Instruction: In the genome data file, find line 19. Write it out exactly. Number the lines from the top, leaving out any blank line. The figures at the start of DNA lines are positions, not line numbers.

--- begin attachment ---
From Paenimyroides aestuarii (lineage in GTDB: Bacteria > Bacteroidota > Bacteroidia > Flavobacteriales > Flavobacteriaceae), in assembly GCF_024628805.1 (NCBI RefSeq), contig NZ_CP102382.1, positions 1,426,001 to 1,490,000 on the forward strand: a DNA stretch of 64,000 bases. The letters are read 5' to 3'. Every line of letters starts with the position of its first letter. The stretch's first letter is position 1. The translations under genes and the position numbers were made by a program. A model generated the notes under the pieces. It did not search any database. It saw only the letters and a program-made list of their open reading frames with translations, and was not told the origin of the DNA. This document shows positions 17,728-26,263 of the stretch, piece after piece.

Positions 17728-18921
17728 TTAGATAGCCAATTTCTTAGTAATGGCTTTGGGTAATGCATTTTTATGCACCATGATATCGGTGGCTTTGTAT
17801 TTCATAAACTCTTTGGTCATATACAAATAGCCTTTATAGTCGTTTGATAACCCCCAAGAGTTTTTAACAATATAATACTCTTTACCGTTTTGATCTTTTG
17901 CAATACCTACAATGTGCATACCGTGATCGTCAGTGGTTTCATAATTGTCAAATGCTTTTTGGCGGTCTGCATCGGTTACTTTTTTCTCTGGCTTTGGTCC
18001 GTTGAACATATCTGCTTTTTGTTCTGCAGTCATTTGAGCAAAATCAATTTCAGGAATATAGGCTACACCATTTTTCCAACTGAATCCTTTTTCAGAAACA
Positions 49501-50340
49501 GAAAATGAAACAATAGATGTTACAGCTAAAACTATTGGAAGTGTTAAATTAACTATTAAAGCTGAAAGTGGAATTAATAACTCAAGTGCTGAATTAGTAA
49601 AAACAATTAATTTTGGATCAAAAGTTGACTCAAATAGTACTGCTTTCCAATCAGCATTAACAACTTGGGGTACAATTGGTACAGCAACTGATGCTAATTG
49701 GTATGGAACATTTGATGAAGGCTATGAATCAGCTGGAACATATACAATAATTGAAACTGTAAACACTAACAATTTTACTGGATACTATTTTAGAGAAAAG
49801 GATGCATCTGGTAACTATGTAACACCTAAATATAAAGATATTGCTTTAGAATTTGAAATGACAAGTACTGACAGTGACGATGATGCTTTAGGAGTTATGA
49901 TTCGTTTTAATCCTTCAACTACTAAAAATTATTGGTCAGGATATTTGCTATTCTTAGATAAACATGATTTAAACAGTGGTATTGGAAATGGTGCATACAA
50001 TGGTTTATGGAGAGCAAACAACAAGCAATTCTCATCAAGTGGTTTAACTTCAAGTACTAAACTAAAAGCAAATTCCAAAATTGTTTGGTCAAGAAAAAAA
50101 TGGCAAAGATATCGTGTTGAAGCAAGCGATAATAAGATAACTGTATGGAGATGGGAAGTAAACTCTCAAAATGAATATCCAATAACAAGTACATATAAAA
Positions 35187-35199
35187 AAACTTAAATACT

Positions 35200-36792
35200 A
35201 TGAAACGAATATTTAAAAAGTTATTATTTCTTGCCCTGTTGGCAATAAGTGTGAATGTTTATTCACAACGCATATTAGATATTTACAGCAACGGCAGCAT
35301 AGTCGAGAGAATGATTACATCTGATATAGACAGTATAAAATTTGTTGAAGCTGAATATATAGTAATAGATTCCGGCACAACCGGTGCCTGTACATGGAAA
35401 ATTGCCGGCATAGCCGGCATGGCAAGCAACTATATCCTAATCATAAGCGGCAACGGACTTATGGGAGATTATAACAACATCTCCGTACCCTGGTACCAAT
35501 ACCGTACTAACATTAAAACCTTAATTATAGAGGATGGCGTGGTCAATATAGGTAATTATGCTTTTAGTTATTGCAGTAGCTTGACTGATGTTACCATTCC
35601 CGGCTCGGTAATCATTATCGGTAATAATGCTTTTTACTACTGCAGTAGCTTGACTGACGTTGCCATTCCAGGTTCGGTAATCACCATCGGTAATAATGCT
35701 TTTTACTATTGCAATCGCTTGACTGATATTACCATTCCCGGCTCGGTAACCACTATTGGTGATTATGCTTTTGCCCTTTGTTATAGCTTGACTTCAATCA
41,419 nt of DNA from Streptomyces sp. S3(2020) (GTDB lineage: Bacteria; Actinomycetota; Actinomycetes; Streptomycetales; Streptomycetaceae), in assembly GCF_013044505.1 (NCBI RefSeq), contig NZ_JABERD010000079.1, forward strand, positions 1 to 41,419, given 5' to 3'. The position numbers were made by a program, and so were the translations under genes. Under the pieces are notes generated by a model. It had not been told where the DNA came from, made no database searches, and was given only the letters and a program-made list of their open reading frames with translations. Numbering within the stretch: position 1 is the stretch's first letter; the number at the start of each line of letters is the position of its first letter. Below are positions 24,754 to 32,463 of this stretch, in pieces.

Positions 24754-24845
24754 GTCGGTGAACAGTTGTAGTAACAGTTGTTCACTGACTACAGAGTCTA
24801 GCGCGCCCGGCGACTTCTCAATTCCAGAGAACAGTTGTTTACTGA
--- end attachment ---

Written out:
35201 TGAAACGAATATTTAAAAAGTTATTATTTCTTGCCCTGTTGGCAATAAGTGTGAATGTTTATTCACAACGCATATTAGATATTTACAGCAACGGCAGCAT